Ice and Snow Removal Info for Homeowners in Iowa & Illinois

Ice and Snow Removal Info for Homeowners in Iowa & Illinois

When the weather gets cold and inclement weather strikes Iowa and Illinois, dangerous ice and snow conditions can lead to a variety of accidents.

In addition to causing motor vehicle crashes and other incidents on roadways across the states, ice and snow can also lead to dangerous slip and fall accidents on doorsteps, on walkways, and in parking lots.

What duties do property owners owe to others entering the property? In other words, what are snow removal laws, and what steps do property owners (or anyone in control of property) have to take in order to avoid liability?

These important questions help anyone injured in a dangerous slip and fall accident.

Generally speaking, property owners must remedy hazardous conditions on the property or warn about dangerous conditions.

Laws concerning ice and snow removal vary from state to state. We will explain how this duty related to snow removal works.

Illinois: Snow and Ice Removal Act Does Not Create a Duty to Remove Natural Accumulations of Snow and Ice

Under Illinois law (745 ILCS 75/), property owners and renters should remove snow and ice. They are not liable for injuries in situations where snow and ice have accumulated naturally. The following are some key elements of the law:

  • Property owners and renters should clear sidewalks of snow and ice;
  • Property owners should not be liable for injuries resulting from efforts to remove snow and ice from sidewalks unless their actions involve “alleged misconduct [that] was willful or wanton.”

Natural Accumulation Rule and Property Owners

Illinois courts use the “Natural Accumulation Rule,” which says that property owners or renters do not have a duty to remove snow and ice from the premises when it has accumulated naturally. Moreover, property owners are not liable for any injuries in a slip and fall when the slip and fall resulted from a natural accumulation of snow and ice.

Property owners/renters also have no duty under Illinois law to remove snow and ice accumulations that occurred naturally and were tracked into the interior of a space. If an owner attempts to remove snow and ice, and causes even more dangerous conditions, they may be liable.

Smaller governments within Illinois such as cities, towns, counties, townships, etc. may pass specific ordinances imposing higher standards.  If you are unsure what your area may require, consult a qualified, experienced personal injury attorney to assist you.

Iowa Law Requires Removal of Snow and Ice
Within a Reasonable Period of Time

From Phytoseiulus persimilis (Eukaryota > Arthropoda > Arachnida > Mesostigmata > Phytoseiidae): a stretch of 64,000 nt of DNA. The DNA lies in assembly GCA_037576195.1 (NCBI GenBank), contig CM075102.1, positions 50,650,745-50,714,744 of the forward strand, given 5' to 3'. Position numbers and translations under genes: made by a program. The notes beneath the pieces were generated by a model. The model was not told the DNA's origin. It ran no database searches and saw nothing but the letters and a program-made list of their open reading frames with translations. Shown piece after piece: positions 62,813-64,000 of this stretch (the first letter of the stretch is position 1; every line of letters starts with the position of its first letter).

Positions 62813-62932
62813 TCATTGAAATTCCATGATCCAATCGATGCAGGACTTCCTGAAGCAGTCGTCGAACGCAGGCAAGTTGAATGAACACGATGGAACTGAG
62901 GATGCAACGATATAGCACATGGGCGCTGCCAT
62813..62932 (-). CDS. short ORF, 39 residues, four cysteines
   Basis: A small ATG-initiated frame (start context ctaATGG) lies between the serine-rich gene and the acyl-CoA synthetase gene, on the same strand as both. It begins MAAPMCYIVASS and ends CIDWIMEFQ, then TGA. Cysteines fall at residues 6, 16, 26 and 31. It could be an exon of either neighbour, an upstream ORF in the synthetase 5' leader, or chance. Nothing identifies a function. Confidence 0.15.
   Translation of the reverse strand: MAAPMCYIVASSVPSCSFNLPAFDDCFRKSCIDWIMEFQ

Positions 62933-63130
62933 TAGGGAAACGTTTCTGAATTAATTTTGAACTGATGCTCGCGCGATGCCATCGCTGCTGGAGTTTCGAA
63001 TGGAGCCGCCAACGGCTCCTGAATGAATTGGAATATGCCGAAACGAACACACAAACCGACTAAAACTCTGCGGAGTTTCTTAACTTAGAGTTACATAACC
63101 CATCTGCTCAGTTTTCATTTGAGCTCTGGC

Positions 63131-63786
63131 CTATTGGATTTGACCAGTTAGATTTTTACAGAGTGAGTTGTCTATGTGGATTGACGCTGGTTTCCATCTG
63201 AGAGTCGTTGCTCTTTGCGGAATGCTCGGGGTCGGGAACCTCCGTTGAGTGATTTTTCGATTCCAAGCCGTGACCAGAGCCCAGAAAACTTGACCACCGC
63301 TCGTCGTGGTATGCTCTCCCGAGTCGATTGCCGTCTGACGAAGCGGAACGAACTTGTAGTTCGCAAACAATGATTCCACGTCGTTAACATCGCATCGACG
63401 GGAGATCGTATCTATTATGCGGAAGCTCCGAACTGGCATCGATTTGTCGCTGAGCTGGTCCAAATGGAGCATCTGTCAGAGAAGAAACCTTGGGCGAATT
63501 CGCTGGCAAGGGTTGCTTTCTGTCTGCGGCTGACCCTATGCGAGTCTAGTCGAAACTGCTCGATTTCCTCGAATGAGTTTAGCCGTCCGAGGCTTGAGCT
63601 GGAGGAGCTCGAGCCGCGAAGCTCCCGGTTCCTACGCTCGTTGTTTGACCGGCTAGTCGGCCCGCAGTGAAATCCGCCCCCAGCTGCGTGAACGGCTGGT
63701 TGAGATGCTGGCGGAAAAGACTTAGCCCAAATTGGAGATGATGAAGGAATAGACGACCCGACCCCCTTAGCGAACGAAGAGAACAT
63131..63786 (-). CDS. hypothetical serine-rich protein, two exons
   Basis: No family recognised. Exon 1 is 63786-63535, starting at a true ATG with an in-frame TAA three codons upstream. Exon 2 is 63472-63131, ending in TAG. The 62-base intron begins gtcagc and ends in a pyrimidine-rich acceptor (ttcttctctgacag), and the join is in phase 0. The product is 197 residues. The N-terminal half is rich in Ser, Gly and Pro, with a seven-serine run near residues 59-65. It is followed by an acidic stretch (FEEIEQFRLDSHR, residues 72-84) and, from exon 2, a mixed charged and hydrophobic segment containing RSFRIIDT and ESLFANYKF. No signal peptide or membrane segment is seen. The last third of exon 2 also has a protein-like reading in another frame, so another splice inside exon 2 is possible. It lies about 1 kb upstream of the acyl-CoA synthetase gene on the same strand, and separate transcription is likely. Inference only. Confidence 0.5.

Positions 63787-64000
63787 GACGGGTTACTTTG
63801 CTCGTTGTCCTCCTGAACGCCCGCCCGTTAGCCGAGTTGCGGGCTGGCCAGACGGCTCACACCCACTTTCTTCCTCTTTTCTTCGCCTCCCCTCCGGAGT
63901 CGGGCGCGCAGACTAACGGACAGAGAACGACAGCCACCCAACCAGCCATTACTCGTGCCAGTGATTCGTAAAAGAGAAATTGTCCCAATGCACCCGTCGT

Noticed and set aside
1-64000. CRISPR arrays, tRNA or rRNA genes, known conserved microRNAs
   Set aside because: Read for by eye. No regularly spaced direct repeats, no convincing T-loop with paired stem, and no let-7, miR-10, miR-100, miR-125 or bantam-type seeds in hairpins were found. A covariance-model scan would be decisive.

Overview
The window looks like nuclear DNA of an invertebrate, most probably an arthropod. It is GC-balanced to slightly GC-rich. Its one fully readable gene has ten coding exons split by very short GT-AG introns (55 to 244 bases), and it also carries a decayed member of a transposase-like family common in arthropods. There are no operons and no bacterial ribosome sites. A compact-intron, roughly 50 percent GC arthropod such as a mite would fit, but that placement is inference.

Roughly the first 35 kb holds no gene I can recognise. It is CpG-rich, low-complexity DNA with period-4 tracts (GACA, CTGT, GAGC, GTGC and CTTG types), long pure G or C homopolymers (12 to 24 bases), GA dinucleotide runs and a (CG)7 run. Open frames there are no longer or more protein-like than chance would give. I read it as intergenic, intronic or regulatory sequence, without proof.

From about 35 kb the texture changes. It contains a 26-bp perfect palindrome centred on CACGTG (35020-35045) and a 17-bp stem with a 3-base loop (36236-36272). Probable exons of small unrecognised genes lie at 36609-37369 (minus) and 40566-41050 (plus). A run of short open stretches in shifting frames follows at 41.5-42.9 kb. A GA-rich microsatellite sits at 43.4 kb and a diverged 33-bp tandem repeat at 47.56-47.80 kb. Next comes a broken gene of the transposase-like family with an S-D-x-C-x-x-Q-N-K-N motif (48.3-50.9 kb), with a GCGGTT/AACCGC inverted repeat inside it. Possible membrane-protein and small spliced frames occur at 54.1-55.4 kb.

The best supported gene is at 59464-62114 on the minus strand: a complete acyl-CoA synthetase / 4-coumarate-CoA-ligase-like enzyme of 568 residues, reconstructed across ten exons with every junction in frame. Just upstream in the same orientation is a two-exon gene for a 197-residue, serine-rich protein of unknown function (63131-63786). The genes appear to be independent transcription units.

The snow and ice removal laws in Iowa are different than they are in Illinois.

Under Iowa law (Iowa Code § 364.12), property owners specifically have a duty to remove the natural accumulations of ice and snow from the sidewalks within a reasonable amount of time.

In addition, property owners (or renters) can be held liable for damages caused by the failure of the owner to use reasonable care in the removal of the ice or the snow.

Do You Have a Duty to Remove Snow and Ice in Iowa?

In other words, property owners in Iowa do have a duty to remove even natural accumulations of snow and ice.

And cities can have their own specific regulations.

In Cedar Rapids, property owners (residential and private) must remove natural accumulations of snow and ice from their sidewalks. This must take place within 48 hours. 

If you are unsure what your area may require, consult a qualified, experienced personal injury attorney to assist you.

Contact a Premises Liability Lawyer

Do you have questions about snow removal and liability in Iowa or Illinois?

An experienced premises liability lawyer can help.

At VanDerGinst Law we have attorneys licensed in both Illinois and Iowa. 

Contact VanderGinst Law for more information.


The information contained on this website is presented by VanDerGinst Law P.C. It is not intended nor should it be construed as professional legal advice. The information is general in nature about the Firm, the scope of services we offer, and our community outreach, it is not legal advice. Please contact us by phone, email, mail, or via this website for inquiries. Contacting us does not create an attorney-client relationship. Please contact a personal injury attorney for a consultation regarding your situation. This website is not intended to solicit clients outside the State of Iowa and/or the State of Illinois.